Iceland Celebrates First Day of Summer Today Skip to content
First day of summer Iceland
Photo: Golli.

Iceland Celebrates First Day of Summer Today

Today is the First Day of Summer in Iceland, an official holiday in the country and a tradition that can truly be considered unique to the nation. In the old Icelandic calendar, the First Day of Summer (Sumardagurinn fyrsti) likely marked the beginning of a new year, which Icelanders celebrated by giving presents centuries before the tradition of Christmas presents became widespread.

Old Icelandic calendar lives on in holidays

“We are the only nation in the world that’s celebrated its own particular first day of summer for 1,000 years,” explains ethnologist Dr. Árni Björnsson. “Our ancestors created their own calendar before they knew of the Roman calendar. They split it into two halves: summer and winter.” Even after the Roman calendar was adopted in Iceland in the mid 11th century, the old calendar continued to be used – until the early 20th century, says Árni, “many people didn’t know what day of the month they were born, rather which day of which week of the summer or winter.” The First Day of Summer is one of a few holidays from the old calendar that is still celebrated today.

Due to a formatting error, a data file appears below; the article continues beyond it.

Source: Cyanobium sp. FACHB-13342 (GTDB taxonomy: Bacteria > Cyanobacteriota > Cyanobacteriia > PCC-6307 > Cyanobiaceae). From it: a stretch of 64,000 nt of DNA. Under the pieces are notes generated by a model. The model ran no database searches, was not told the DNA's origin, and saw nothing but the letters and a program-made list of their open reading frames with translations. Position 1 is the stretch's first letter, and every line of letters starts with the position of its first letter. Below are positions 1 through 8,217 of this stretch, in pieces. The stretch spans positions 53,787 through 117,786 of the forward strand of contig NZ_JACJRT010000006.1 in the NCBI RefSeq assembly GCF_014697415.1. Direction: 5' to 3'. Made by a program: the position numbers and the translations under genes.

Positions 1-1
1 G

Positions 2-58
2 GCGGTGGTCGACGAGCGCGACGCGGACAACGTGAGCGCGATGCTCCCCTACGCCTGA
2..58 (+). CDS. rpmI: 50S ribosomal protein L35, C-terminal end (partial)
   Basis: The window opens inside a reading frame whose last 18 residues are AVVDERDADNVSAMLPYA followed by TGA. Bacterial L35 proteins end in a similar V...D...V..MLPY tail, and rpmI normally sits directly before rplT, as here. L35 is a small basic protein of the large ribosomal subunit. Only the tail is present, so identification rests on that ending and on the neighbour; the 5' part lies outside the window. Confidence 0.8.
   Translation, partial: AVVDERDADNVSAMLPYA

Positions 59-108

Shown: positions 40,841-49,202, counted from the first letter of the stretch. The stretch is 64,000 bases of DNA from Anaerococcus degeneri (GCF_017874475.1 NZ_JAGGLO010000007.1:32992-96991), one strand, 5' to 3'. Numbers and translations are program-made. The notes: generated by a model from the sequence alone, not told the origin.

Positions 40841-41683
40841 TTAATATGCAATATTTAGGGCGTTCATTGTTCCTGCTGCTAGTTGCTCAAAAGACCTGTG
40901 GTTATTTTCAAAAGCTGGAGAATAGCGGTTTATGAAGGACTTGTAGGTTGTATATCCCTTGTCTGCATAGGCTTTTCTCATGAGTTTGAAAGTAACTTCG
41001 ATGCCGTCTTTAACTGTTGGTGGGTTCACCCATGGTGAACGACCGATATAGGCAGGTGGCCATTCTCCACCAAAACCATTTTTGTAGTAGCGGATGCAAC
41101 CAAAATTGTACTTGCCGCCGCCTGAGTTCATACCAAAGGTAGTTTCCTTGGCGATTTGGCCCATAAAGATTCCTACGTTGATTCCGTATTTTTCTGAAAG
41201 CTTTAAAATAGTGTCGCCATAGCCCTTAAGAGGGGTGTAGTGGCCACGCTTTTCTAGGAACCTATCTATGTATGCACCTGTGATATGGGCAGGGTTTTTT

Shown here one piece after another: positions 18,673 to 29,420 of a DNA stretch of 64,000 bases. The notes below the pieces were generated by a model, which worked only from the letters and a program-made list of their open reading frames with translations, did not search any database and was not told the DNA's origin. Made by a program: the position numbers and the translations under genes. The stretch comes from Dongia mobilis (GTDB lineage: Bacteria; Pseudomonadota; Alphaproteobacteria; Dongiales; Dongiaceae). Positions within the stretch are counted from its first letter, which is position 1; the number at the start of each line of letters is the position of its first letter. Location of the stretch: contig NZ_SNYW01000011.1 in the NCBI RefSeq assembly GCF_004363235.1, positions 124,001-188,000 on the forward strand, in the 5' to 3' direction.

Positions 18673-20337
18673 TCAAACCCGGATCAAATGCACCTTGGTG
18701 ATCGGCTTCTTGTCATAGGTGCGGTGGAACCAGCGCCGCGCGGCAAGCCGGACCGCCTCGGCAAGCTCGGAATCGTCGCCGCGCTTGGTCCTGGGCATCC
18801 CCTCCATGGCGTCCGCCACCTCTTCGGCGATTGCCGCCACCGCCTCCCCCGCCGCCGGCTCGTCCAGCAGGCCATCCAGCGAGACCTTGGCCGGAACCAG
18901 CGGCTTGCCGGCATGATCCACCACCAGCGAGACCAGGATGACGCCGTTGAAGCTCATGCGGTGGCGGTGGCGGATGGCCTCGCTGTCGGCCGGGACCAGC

There are clues suggesting that the First Day of Summer was considered the first day of the year. Ancient Icelanders calculated people’s age by the number of winters they had lived through, a practice that is still upheld in the countryside with horses and other domestic animals.

A bit like Christmas and Valentine’s Day

Though birthday and Christmas presents have mostly eclipsed them today, Icelanders still give “summer presents” on the First Day of Summer, a tradition that predates Christmas presents by at least several hundred years. “The oldest written example of a summer present is from the 16th century, from Bishop Gissur Einarsson at Skálholt, who wrote in his journal that he was choosing summer gifts for his household. But the tradition might be hundreds of years older,” Árni explains.

Though the summer present tradition declined in popularity in the 20th century, Árni says many Icelanders have embraced the tradition anew and kept it going, “myself included!” These days an Icelandic child could expect to receive an outdoor toy, such as a ball or a box of street chalk, on the holiday. The First Day of Summer was also called Maiden’s Day and known as a day when young men could profess their love to their sweethearts.

Summer weather

While the first day of summer marks the beginning of the season, Icelandic residents often have to wait many more weeks for balmy weather. Although winter is “officially” over, it is not uncommon to have snow, hail, or freezing temperatures across the country on the holiday. On the First Day of Summer in 1949, the highest recorded temperature in the country was -0.2°C (31.6°F), and Reykjavík was blanketed with 4cm (1.6in) of snow. Yet even bad weather can give reason to be hopeful – some Icelanders used to believe that frost on the eve of the First Day of Summer was an omen of a good summer ahead.

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